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      2. Just wondering George, does Edmund Wilson say much about the plots of the books? It definitely does sound like a great read and have added to my Amazon list, but just wondering if the essays are best read before or after the novel?

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    1. Thanks Marian! Delighted you found my blog and am heading over to your blog post now. Thanks for sharing! Yes, I love Chekhov’s short stories. I haven’t read the plays yet but they are on my shelf. They’re so beautiful but also very wise as well. I’ve loved everything I’ve read of Zola so far, but still making my way through the Rougon-Macquart series. The last one I read was Germinal and it absolutely blew me away.

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  4. Thanks for creating this! Spotted it at Marian’s and Great Book Study. I hope you’re able to find time to read Brothers Karamazov — I’ve been nibbling at it since Dec but haven’t really committed the way I need to. It’s the last entry in my Classics Club list! I’m playing along over at Readingfreely.com 🙂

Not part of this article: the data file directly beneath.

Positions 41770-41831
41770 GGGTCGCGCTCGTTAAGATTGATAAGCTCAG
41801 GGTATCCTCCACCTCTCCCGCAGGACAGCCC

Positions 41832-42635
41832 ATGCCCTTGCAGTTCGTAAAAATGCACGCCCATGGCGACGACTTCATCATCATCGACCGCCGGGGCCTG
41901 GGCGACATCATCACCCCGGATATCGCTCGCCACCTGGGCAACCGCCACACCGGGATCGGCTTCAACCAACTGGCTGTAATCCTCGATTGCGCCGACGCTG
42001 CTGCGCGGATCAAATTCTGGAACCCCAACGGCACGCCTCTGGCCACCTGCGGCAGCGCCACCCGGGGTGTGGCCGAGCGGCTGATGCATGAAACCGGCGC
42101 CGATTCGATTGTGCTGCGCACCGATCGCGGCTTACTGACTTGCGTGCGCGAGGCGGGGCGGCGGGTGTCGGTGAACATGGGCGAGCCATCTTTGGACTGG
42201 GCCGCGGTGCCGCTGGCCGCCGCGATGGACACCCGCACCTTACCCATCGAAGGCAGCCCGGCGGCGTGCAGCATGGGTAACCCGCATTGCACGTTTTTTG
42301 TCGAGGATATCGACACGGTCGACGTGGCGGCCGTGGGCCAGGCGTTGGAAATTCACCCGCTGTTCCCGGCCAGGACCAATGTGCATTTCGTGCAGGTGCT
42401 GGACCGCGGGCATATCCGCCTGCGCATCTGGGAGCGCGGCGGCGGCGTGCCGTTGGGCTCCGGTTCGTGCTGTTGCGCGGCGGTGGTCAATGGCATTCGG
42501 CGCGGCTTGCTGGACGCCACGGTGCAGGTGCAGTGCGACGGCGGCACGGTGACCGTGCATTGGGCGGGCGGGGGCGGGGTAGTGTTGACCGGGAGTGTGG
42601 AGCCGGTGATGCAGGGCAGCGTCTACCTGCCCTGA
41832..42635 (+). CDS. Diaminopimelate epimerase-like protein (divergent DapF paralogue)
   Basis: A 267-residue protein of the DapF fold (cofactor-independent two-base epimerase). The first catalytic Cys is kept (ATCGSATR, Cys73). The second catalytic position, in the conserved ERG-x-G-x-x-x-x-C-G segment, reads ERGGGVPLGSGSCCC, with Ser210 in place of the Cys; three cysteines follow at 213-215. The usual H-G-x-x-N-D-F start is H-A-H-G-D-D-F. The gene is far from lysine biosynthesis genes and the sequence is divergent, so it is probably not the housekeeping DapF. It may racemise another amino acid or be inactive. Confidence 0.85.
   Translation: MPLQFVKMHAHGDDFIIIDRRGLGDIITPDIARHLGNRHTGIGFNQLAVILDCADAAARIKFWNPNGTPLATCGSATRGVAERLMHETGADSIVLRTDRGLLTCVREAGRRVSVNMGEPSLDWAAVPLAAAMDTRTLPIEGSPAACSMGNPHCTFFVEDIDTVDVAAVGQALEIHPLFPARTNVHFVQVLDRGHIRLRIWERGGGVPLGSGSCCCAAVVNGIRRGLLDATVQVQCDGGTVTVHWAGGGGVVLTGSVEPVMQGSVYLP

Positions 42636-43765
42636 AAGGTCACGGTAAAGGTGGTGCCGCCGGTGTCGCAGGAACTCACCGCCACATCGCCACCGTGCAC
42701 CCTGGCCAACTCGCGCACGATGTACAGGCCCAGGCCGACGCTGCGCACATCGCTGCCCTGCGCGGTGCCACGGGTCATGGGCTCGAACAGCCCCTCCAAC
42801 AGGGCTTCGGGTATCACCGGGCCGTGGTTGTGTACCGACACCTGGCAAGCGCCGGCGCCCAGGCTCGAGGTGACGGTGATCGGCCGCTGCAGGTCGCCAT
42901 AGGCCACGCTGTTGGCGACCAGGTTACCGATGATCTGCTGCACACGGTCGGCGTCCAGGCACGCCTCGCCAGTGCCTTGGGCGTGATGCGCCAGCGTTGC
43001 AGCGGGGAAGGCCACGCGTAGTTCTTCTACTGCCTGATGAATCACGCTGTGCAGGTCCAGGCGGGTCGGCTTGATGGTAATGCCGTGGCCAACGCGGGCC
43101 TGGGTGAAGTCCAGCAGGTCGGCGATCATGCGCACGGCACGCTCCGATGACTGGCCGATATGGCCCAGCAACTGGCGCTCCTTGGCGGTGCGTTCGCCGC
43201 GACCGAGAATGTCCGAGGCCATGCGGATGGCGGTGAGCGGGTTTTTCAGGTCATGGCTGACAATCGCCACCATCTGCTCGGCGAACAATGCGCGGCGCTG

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    1. Hi, thanks for your comment! Delighted you found your way to my blog and thanks for your thoughts. Yes, I will certainly be giving Brothers Karamazov a try in the near future. I know what it is like to struggle with time and commitment to read, so hope you manage to find the space to complete the novel. Thank you as well for the link!

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  6. It is definitely best to read Wilson’s essay from Axel’s Castle first, Pete. Here’s a little rundown which I hope will be tantalizing rather than tedious.

    Section 1-features a ten-page overview of Ulysses from beginning to end in the light of its Homeric parallel.